A new poll released by the National Taxpayers Union (NTU) and the R Street Institute found that Virginia voters overwhelmingly oppose federal legislation that would expand state sales taxes to the Internet. The law that some large retailers are pushing alongside many state governments is called the Marketplace Fairness Act (MFA) and would require businesses without a physical presence in a state to enforce state sales tax laws everywhere in the nation that they do business.
In Virginia, 59% of poll respondents said that they oppose the Marketplace Fairness Act, compared to 33% of voters who said they favor it. Even self-identified liberals oppose the law by a 47 to 46 point margin. Republicans oppose the bill 67% to 28% and Independents oppose it 56% to 36%. Voters are even more opposed to the concept of empowering out of state retailers to collect taxes on Virginia online consumers, by a 68% to 26% margin.
The Marketplace Fairness Act has little chance of passing Congress this year but that hasn’t stopped some from pushing for the bill, in an effort to generate revenue for the state. The 2013 transportation package, which amounted to a $5.9 billion tax increase on Virginians included a provision that counted on passage of MFA at the federal level, as a way of generating money for state coffers. If and when MFA fails to pass by year’s end, the state gas tax will automatically increase from 3.5% to 5.1%, amounting to a $1.2 billion tax hike over 5 years.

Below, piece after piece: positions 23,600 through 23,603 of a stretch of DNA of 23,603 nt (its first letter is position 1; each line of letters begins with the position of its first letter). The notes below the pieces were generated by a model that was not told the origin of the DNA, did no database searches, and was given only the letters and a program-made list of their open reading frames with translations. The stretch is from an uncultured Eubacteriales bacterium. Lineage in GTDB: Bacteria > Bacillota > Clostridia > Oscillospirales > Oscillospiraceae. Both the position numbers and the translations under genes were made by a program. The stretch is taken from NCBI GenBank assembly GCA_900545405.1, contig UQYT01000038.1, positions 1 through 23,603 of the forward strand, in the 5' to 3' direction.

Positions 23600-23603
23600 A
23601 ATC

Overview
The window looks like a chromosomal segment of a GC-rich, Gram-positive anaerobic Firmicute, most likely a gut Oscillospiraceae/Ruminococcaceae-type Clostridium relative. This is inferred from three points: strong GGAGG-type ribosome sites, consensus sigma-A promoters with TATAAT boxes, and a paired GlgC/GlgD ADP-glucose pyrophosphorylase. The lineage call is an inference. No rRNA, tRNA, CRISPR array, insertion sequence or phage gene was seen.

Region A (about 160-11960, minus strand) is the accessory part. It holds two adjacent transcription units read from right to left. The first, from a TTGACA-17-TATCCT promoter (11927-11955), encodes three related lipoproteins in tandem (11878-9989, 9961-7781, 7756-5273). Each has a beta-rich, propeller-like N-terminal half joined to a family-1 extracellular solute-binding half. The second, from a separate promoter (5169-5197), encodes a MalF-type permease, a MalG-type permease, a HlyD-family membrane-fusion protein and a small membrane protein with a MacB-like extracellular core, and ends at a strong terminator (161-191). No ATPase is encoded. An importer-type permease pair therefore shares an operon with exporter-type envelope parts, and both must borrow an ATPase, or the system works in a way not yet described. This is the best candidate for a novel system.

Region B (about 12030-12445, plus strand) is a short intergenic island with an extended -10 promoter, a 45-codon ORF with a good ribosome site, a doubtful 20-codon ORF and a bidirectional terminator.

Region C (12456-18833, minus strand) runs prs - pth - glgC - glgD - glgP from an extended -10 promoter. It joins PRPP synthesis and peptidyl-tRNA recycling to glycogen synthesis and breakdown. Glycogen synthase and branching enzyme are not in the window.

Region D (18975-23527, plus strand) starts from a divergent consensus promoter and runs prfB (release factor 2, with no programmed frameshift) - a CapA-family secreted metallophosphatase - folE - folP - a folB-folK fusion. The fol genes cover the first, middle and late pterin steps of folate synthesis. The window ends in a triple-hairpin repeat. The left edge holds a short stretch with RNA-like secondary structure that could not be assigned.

Conservative activists would be wise to focus on repealing this provision of House Bill 2313 (the transportation package) instead of urging members of Congress like Representative Bob Goodlatte to support MFA.
“This most recent poll confirms what many of us have been saying for more than a year; subjecting small businesses and online consumers to billions of dollars in higher taxes and compliance costs is a widely unpopular idea, especially in Virginia,” said ATR state affairs manager Paul Blair.
“Last year’s transportation package included a trigger to grab more money from consumers if the Marketplace Fairness Act failed and now state lawmakers have until the end of the year to figure out how to stop the gas tax from going up. Without legislative action in Richmond, motorists throughout the commonwealth will all see even higher gas prices at the beginning of next year.
If I was a Republican running for re-election in next year’s legislative races and had previously supported the transportation package and online tax schemes like MFA, I’d be worried about a primary challenge from the right.”
To learn more about the Marketplace Fairness Act and our fight against taxing the internet, visit http://www.digitalliberty.net/.